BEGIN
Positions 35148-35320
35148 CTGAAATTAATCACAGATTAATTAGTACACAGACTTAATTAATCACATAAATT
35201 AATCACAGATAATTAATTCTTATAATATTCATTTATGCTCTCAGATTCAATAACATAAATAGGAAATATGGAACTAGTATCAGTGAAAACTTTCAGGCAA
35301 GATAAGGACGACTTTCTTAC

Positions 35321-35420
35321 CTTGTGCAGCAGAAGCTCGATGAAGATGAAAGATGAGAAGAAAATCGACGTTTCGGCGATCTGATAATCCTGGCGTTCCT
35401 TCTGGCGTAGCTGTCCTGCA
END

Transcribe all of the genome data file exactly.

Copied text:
Positions 35148-35320
35148 CTGAAATTAATCACAGATTAATTAGTACACAGACTTAATTAATCACATAAATT
35201 AATCACAGATAATTAATTCTTATAATATTCATTTATGCTCTCAGATTCAATAACATAAATAGGAAATATGGAACTAGTATCAGTGAAAACTTTCAGGCAA
35301 GATAAGGACGACTTTCTTAC

Positions 35321-35420
35321 CTTGTGCAGCAGAAGCTCGATGAAGATGAAAGATGAGAAGAAAATCGACGTTTCGGCGATCTGATAATCCTGGCGTTCCT
35401 TCTGGCGTAGCTGTCCTGCA